Text Style Inheritance

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Lesson info

Lesson info

In Webflow, as in code, elements pass their typographic style information down to their children. You can set text styles on parent elements, these styles will cascade down, and you can override these styles on their child elements.

It’s common to use this technique to set global font styles on the Body tag, to align text and other elements inside of sections, and to override default link block styles. In this article, we’ll cover three examples of how text style cascading works:

  1. From the body tag
  2. ‍From Webflow's section element
  3. ‍From Webflow's link block

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As we know from both HTML element hierarchy and Louisiana Civil Code, elements can pass Text Style information down through to their children. We can set Text Styles on parent elements which pass styling down, and we can override these styles on their child elements.

We're going to show three examples to demo this. That's it. We'll start with the first one.

Let's look at this ultra-simple layout. We have our page body, then inside that we have our Section, then a container inside the Section. Let's drag in a paragraph to join our heading. Now we've applied no classes — no styling of any type to any of these elements.

By default, if we check our paragraph (press our orange indicator), we can see it's getting the font from the body. Let's select the body. And with the body selected, we'll change the font.

Now because this updates in real time, this part has already been spoiled. We know that our heading and our paragraph are inheriting this new font change from the body. We can override this, though. Make a change, now have a blue indicator which, of course, shows us that we've made a style change here. Or we can remove that. Again, if we click the indicator, it's inheriting from the body.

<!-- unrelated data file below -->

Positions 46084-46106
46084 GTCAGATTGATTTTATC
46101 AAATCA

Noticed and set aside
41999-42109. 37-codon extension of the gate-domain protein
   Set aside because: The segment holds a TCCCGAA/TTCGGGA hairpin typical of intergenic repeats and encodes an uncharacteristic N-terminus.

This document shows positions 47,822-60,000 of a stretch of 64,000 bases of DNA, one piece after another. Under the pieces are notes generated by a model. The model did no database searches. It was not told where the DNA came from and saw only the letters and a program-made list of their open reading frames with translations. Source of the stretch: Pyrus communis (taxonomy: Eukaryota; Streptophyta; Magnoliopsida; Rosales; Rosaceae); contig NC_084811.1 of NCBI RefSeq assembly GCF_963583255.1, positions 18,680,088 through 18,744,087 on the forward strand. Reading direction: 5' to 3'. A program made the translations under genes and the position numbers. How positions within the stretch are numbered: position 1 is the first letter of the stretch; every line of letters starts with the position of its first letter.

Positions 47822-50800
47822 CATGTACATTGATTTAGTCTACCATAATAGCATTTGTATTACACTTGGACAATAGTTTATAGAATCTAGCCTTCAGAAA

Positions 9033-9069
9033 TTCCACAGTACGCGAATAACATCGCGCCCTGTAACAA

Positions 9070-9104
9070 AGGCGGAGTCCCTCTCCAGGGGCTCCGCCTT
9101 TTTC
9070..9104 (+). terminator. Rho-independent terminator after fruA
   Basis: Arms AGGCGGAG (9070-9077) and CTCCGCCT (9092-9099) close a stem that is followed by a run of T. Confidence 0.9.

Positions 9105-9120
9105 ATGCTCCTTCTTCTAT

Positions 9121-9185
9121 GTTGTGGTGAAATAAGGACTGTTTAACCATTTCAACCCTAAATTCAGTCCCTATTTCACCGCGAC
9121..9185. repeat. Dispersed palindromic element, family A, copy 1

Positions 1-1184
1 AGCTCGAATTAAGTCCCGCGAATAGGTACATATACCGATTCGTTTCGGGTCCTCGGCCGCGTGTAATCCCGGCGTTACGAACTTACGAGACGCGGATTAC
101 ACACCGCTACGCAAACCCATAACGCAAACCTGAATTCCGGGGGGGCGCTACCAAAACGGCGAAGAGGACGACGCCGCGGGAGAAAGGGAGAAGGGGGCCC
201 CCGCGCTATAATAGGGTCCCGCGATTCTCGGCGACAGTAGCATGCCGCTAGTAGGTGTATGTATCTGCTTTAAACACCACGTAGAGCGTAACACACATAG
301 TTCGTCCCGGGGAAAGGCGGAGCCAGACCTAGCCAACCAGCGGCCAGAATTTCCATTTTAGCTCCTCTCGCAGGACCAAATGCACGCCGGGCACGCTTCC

And keep in mind: while the body is the top level element, we'll have to apply that body class (which was automatically created when we changed the font) — we'll have to apply that to the body on other pages, too. A great alternative — and we'll remove this class right now — is to go in and select our Body (All Pages) tag. Changes here will set those defaults on all pages in the project.

That's example 1.

Example 2 is a Section.

And even though it's not a text element, we can apply font styling here, too. First, let's see where it’s coming from. Of course, it's coming from our body tag for all pages. With our Section selected, let's override this font, and while we're at it, let's change the font color, too. Notice how the heading and paragraph inside — both child elements of the Section — notice how these are affected by the changes. That's because this override broke the chain of inheritance.

Before, the Section's child elements (the heading and the paragraph) didn't have any indication from their direct parents (like the container or the Section) regarding font. The Section and the container weren't specifying anything, so the heading and paragraph looked all the way up the hierarchy to the body for that styling info. So it didn't matter.

But since we've added styling to the Section, that's overriding that styling. If we take a closer look at the inheritance, we can see the value is now coming from the Section.

Just like we overrode the body earlier, we can do the same thing here. Any child element can override text styling. We can see our blue indicator which means exactly that. Let's remove it, and again, we're inheriting from our Section.

That's example 2.

Example 3 is a Link Block. Same idea here.

Here's some text sitting inside a Link Block. We could style the text directly, or we could simply select the Link Block and change the styling here. Once we do that, we can go in and select our text.

Where is this style value coming from? Of course, it's coming from our Link Block.

We can override at any time, or we can remove that and check to see that, yet again, we're inheriting that style value from the Link Block.

So, regardless of the context or the element type, text styling passes down through the hierarchy unless it's been overridden.